So the “manifest.json” will look like this. What you’ll see here is a number of pieces of information — the description, the key, a few things not to worry too much about — you can name it here by providing your name. This is where you get to the main parameters.

First of all, you have the colours — bookmark text, button background, frame — some of these I’m going to link to an article that actually takes you through these. So if I open this up here, there’s a couple of articles. There’s this “theme tutorial” — this one is a little old but it’s really good because it shows you each of the different positions of the colour elements and then it gives you a table with a description and the notation, which you can add into the JSON file.

Separately, Google Chrome has their own official theme documentation and it’s a little bit harder to use but it gives you some examples here and then below there’s a “colour”, “image”, “properties”, and “tints” section. If you click on, say, the colour table, what you’ll see is all of the different options available to you here. So “frame”, “frame inactive”, “frame incognito” etc. All of these are the different parameters that you can set to set your colours.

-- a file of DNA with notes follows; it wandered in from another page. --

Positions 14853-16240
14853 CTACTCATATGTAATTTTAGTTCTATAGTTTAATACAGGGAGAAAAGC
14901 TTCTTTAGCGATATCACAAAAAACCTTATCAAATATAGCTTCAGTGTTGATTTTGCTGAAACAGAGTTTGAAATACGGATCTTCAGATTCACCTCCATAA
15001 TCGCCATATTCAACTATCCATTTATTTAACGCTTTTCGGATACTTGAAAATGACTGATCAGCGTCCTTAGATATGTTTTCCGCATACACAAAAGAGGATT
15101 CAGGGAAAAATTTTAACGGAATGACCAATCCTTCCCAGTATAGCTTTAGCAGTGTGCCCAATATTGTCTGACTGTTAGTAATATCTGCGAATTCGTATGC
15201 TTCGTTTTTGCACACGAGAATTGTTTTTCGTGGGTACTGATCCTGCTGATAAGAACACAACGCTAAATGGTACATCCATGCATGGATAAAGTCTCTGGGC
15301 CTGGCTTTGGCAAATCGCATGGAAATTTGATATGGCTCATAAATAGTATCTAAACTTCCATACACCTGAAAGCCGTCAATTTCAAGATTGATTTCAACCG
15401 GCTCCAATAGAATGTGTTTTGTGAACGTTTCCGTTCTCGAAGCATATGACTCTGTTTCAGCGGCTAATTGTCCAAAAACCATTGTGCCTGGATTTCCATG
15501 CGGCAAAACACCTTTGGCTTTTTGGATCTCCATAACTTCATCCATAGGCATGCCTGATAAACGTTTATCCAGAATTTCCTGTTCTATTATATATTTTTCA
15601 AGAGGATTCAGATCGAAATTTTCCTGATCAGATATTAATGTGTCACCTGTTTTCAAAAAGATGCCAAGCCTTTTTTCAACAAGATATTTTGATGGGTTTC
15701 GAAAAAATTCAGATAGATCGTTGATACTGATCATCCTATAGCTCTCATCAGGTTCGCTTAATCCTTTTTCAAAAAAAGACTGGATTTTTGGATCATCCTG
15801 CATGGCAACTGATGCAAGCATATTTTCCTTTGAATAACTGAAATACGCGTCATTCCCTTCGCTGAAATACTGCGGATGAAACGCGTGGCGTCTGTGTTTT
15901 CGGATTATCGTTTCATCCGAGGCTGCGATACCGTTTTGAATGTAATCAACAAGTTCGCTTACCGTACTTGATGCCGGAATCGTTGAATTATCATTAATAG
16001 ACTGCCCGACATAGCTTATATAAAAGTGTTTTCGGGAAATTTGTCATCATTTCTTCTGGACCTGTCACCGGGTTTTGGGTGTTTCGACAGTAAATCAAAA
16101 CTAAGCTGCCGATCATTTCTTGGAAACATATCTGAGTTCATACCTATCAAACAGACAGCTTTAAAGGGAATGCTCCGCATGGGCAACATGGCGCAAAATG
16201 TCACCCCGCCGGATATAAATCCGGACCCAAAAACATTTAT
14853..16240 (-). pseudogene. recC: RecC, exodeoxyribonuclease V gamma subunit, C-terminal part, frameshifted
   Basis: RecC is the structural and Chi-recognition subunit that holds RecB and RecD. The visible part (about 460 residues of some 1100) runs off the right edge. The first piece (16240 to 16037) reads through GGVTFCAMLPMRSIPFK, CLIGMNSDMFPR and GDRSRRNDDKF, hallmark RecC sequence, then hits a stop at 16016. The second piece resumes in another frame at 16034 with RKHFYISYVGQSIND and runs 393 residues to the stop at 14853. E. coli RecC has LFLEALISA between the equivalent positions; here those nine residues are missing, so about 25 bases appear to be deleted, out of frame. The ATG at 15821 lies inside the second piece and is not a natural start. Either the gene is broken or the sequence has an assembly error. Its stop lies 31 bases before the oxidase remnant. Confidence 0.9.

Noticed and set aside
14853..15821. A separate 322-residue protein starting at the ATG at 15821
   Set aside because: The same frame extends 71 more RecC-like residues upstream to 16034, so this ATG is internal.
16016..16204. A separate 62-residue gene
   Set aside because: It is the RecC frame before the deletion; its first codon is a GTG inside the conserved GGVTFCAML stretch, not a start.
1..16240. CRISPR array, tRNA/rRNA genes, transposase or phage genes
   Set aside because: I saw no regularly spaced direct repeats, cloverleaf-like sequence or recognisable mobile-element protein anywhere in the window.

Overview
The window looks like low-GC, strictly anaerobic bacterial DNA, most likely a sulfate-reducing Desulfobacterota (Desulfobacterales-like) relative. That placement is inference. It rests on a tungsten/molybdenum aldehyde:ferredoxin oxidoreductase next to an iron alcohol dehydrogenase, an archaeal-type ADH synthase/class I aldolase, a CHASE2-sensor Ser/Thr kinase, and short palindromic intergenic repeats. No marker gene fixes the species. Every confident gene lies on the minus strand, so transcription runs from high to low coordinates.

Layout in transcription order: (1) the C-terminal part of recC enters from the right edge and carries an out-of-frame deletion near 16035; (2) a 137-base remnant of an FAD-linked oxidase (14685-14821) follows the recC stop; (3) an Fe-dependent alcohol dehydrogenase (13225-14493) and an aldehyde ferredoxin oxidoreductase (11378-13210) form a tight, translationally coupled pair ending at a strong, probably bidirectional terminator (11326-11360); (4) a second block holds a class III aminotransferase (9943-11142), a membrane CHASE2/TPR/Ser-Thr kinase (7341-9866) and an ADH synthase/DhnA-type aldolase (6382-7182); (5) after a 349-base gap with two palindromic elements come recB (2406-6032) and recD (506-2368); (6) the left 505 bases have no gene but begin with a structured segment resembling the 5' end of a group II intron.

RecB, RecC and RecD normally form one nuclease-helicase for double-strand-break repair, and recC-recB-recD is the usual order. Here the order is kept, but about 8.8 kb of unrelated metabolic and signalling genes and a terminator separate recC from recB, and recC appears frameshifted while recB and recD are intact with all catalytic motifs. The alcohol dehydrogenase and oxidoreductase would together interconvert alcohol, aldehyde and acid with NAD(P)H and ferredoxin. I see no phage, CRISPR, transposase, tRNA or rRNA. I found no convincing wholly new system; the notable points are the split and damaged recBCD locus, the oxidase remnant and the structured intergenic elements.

Again, you’re going to want to use this theme tutorial to help you understand what those colours are. So I’m not going to spend too much time on that, I’ll let you guys fiddle around with it but I’m just going to show you how to actually do it and then you can start customizing it yourself.